St Vincent volcano: Evacuation cruise ships only open to Covid vaccinated

Justin Vallejo
·2 min read
 (REUTERS)
(REUTERS)

The St Vincent volcano of La Soufriere erupted in an explosion of ash and hot gas just days after the island's prime minister said only people vaccinated against Covid could evacuate via cruise ship.

Experts said Monday's eruption, the largest since the volcanic activity began last week, was "destroying everything in its path" and posed a serious threat to residents yet to evacuate.

About 16,000 people were evacuated before eruptions began but an unknown number remained behind or refused to leave, according to the Associated Press.

St Vincent prime minister Ralph Gonsalves said on Saturday that empty cruise ships in the area were being rerouted to help the evacuation, but that people would need to be fully vaccinated to be accepted.

"The chief medical officer would be identifying the persons already vaccinated so that we can get them on the ship," Mr Gonsalves said.

He said the ships aren't fully staffed to keep evacuees on the ships, but that they can transport them to neighbouring islands if they are already vaccinated.

Those only recently vaccinated would have to wait "a day or two" after receiving the jab before being transported to other nations.

"If people are willing to welcome you at a time of Covid-19, they will wish you to have the highest level of protection possible," Mr Gonsalves said.

A spokeswoman for Celebrity Cruises told The Independent they will only require a negative PCR test for evacuees to board.

“Our ship remains off the coast of the island awaiting word on whether or not we will be needed,” she said.

Several companies that have offered ships for evacuation have also been contacted but did not immediately respond by the time of publication.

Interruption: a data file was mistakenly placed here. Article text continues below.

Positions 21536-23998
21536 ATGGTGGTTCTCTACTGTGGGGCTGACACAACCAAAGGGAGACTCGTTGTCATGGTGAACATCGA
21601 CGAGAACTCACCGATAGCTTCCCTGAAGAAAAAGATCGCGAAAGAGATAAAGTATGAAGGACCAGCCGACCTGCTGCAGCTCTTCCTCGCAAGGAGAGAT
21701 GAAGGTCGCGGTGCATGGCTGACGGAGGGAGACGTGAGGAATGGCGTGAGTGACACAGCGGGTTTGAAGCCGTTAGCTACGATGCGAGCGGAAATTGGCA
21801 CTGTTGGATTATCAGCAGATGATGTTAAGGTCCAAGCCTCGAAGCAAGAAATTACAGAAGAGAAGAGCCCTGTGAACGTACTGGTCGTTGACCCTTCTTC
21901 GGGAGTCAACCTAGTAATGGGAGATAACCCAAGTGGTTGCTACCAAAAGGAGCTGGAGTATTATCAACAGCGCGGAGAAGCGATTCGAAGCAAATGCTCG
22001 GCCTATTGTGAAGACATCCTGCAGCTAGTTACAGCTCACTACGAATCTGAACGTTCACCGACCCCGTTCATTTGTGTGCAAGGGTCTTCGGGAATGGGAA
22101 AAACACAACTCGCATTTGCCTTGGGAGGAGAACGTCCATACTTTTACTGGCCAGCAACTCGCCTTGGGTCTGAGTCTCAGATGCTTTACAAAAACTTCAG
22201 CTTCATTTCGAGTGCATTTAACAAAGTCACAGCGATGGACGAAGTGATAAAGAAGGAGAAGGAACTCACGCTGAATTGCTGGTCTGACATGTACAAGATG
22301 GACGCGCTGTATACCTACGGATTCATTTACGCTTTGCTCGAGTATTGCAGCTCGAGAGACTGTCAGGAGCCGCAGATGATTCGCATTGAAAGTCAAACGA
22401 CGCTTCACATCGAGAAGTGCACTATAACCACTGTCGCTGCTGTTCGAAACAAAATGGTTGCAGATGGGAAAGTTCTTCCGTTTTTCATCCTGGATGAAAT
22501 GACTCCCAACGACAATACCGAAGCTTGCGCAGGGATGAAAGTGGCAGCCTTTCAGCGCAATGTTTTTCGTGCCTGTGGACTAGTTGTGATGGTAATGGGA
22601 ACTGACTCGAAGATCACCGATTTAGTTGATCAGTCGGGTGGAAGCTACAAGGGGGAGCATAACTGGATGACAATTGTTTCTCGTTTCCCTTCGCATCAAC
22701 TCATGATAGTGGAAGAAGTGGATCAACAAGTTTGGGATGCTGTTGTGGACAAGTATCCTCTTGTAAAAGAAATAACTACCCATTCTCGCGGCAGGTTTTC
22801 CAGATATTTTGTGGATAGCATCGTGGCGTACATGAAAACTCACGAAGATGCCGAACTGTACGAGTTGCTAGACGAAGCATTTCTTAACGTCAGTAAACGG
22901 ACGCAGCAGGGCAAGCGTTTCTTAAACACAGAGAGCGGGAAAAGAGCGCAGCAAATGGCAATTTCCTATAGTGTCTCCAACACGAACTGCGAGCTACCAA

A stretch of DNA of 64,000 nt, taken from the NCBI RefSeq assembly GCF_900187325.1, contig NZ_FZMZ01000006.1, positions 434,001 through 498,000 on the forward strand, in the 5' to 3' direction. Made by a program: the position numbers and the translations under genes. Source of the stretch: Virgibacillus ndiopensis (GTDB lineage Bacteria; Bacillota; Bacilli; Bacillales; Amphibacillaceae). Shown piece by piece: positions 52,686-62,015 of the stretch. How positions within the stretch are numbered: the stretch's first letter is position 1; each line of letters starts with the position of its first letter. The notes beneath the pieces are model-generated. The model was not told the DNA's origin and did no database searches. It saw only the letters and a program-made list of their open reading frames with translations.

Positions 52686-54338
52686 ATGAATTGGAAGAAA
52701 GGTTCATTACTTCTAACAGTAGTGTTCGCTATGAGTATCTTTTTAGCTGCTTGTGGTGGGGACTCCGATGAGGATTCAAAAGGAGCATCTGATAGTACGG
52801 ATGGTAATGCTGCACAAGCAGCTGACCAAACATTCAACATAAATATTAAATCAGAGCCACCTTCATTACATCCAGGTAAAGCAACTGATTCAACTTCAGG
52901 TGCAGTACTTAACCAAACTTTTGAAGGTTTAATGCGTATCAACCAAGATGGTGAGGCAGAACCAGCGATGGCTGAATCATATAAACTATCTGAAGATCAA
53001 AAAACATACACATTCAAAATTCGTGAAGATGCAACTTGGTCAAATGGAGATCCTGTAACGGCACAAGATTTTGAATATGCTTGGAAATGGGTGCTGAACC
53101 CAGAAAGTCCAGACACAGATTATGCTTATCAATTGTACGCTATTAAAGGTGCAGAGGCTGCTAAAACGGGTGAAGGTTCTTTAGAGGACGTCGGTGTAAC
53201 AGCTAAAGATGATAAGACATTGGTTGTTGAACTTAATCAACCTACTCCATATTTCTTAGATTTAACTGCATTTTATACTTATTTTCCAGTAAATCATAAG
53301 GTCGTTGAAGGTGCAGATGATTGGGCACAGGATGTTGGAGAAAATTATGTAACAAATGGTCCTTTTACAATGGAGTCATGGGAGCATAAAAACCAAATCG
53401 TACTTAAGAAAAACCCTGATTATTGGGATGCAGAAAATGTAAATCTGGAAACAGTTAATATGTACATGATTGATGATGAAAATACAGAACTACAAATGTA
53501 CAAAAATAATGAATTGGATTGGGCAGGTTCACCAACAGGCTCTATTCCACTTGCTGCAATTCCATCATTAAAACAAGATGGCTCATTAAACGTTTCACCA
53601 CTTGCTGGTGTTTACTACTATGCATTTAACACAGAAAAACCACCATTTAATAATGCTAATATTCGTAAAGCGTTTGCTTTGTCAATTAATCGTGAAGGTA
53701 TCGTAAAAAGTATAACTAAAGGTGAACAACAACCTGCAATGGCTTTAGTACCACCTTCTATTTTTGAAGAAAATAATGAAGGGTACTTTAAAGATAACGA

While the majority of people evacuated before the first eruption, the cruise ships called to help evacuate 136 farm workers stranded on the island after a flight was cancelled from the first explosion. They arrived in St Lucia on Saturday, according to the Associated Press

“Anybody who would have not heeded the evacuation, they need to get out immediately," Erouscilla Joseph, director of the University of the West Indies’ Seismic Research Center, told the outlet.

While the volcano last erupted in 1979, Mr Joseph said the latest explosion is equivalent is the event of 1902 that killed about 1,600 people.

Mr Gonsalves, who had not evacuated himself, had planned to meet with government officials on Monday to discuss the island's food supplies.

Up to three dozen people were reported to have stayed behind in an area of the island called Sandy Bay.

“It is over time for you to leave,” he said. “It is dangerous.”

Deputy prime minister Montgomery Daniel told NBC Radio the damage was worst in the northeast of the island, where farms and crops were wiped out.

“What I saw was indeed terrible,” he said after a tour of the region on Sunday.

Additional reporting by the Associated Press

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